Contributions in his memory may be made to the First Congregational Church, 103 Main Street; to the American Heart Association, 5 Brookside Drive, Wallingford CT 06492; or to the ACLU, 125 Broad Street, New York NY 10004-2400.
The Kane Funeral Home was in charge of arrangements.
Gary Vozzo, painter, Bible teacher
Gary Vozzo, a Ridgefield painting contractor who was an elder in the local congregation of Jehovah's Witnesses, died on Tuesday, June 20. He was 58 years old and the husband of Carolyn Vozzo of Ridgefield.
A native of Norwalk, Mr. Vozzo was born on Oct. 27, 1941, a son of Alba and the late Frank D. Vozzo. He grew up in New Canaan and graduated from New Canaan High School.
Mr. Vozzo came to Ridgefield in 1980, owned and operated Vozzo Painting, and also served as an estate manager.
Several businessmen who knew him described Mr. Vozzo as "a man without malice," "a kind gentleman," and "an exceptional family man."
Mr. Vozzo played an active role with Jehovah's Witnesses, and was a leader in the expansion of the Kingdom Hall on Route 123 in Lewisboro. He was a Bible teacher and was known for his efforts to comfort those who were undergoing hardships.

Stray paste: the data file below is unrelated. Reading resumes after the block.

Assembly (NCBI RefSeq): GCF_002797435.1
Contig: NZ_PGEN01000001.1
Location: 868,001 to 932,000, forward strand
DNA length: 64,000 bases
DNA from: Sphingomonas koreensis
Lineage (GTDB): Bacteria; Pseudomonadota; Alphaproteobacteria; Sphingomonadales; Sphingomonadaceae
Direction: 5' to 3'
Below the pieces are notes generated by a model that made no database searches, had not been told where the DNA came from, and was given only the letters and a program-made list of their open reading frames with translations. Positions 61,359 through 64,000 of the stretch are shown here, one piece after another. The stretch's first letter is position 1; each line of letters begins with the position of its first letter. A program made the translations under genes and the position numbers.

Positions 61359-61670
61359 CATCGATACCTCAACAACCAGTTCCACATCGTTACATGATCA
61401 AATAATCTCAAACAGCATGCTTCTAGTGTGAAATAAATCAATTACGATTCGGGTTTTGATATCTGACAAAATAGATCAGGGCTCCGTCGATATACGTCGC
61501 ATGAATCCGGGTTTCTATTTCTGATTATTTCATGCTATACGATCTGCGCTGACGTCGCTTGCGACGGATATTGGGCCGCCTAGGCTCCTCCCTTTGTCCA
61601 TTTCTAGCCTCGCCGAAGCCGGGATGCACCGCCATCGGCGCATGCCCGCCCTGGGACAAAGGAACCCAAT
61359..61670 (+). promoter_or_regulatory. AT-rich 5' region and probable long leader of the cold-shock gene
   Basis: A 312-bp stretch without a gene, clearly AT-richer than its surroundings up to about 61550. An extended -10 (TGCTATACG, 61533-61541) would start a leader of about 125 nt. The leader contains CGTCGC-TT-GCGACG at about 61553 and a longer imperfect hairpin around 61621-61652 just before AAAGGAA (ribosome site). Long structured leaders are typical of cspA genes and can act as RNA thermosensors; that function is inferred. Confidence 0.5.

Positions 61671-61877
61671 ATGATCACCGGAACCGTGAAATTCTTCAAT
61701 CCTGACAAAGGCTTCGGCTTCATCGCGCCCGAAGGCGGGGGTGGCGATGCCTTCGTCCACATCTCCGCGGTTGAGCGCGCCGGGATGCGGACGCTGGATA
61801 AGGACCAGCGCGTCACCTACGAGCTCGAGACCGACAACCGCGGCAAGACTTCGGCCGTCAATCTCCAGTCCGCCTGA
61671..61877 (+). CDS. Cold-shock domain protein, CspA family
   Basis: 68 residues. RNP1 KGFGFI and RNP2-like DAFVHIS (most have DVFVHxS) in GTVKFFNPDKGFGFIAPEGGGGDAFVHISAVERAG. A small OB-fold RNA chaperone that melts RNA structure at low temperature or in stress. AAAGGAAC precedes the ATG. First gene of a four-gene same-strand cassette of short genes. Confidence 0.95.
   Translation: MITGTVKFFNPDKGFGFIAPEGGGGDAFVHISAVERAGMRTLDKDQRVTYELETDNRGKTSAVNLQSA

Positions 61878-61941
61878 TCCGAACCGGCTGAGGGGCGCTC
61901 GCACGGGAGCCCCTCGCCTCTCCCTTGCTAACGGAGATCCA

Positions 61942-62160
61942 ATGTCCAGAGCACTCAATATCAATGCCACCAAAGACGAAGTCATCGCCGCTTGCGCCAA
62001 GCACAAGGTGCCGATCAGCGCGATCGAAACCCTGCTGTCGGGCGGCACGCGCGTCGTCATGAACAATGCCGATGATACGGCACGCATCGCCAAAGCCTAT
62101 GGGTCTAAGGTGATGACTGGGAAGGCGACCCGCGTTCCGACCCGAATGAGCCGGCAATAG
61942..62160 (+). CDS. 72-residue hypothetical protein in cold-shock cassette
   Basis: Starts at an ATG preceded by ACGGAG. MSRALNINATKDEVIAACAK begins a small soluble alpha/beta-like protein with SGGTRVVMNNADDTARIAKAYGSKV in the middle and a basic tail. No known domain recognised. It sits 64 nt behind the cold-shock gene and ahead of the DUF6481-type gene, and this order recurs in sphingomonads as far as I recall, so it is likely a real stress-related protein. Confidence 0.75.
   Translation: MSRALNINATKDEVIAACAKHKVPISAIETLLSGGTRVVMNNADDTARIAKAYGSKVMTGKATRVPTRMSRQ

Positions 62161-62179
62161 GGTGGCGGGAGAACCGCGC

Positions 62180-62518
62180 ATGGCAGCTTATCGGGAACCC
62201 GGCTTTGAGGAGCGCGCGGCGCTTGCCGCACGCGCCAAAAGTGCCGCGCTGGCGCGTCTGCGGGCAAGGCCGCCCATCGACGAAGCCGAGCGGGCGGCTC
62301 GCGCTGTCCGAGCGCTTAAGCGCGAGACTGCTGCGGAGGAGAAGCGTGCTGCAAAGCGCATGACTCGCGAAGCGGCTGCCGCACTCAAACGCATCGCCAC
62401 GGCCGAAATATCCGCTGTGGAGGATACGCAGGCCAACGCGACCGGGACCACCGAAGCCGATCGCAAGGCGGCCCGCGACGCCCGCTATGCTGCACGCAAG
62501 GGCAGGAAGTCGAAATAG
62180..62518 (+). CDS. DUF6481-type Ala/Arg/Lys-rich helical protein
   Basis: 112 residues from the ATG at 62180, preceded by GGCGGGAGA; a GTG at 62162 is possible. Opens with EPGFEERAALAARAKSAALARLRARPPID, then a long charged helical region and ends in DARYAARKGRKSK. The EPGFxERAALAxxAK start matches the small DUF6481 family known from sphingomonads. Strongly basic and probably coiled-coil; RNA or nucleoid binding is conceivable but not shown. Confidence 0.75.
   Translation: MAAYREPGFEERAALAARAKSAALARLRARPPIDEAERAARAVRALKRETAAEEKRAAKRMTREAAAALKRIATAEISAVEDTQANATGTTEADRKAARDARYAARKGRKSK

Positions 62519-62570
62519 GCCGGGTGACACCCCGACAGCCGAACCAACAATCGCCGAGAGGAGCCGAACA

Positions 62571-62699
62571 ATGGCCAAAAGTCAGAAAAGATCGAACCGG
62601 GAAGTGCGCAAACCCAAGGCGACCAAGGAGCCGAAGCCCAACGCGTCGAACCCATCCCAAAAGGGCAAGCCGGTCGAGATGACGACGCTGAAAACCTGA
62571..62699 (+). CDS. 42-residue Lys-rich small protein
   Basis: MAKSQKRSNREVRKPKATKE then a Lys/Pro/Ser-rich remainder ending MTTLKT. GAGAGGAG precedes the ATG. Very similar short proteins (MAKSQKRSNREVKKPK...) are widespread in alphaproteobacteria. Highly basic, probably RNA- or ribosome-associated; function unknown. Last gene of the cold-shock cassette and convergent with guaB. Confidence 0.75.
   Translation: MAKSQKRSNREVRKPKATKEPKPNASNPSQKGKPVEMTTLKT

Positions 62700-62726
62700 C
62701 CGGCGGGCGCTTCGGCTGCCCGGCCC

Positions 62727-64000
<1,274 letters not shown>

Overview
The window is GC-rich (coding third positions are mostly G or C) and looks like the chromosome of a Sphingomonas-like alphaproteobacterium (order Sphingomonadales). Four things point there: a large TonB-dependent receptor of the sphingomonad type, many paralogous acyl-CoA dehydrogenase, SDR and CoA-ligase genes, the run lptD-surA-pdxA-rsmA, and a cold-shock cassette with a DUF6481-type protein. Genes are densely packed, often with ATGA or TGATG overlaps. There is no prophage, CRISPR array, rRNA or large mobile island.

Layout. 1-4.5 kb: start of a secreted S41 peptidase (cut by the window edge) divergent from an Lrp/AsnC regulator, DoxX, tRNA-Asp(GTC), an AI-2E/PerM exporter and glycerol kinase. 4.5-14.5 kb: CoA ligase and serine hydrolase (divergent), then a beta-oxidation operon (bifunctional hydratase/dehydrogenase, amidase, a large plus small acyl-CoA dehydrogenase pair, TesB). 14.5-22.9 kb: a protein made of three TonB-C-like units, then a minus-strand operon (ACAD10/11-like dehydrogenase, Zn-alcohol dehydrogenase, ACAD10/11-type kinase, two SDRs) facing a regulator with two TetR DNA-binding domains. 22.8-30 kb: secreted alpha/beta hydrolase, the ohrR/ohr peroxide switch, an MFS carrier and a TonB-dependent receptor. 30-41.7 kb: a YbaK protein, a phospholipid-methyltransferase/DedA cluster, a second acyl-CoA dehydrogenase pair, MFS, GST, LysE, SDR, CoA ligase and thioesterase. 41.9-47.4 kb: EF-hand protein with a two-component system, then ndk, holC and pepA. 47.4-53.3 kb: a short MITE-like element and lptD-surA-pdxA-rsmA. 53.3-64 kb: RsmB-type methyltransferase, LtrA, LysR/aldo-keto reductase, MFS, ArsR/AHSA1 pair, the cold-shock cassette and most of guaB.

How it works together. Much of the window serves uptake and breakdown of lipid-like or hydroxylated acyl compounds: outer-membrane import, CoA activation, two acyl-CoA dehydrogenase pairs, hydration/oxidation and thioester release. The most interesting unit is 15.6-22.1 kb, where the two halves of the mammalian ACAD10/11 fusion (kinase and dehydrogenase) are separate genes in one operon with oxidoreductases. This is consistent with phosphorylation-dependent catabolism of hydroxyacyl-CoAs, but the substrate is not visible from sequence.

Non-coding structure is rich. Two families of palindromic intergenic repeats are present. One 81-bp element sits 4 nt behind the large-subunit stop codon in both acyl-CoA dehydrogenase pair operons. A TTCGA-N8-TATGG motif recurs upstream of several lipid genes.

Mr. Vozzo enjoyed gardening and cooking -- especially Italian dishes -- and he also liked to travel. Last year, he and his wife made a trip to Italy.
"He has left a valuable inheritance to his family through his example as a modest and decent man with a strong work ethic, warm sense of humor and a love for others that knew no bounds," Carolyn Vozzo said.
Besides his wife and his mother, Mr. Vozzo is survived by a son, Christopher Vozzo and his wife, Catrina, of Highland Lakes, N.J.; a daughter, Julie Vozzo of Danbury; a brother, Joel Vozzo and his wife, Ellen, of Walkill, N.Y.; and a grandson, Garrett Vozzo of Highland Lakes.
Services took place Sunday, June 25, at Kingdom Hall of the Jehovah's Witnesses in South Salem.
Contributions in his memory may be made to the Lewisboro Congregation of Jehovah's Witnesses, 233 Smith Ridge Road, South Salem, NY 10590-2021.
Charlotte Meehan, 66, friend to many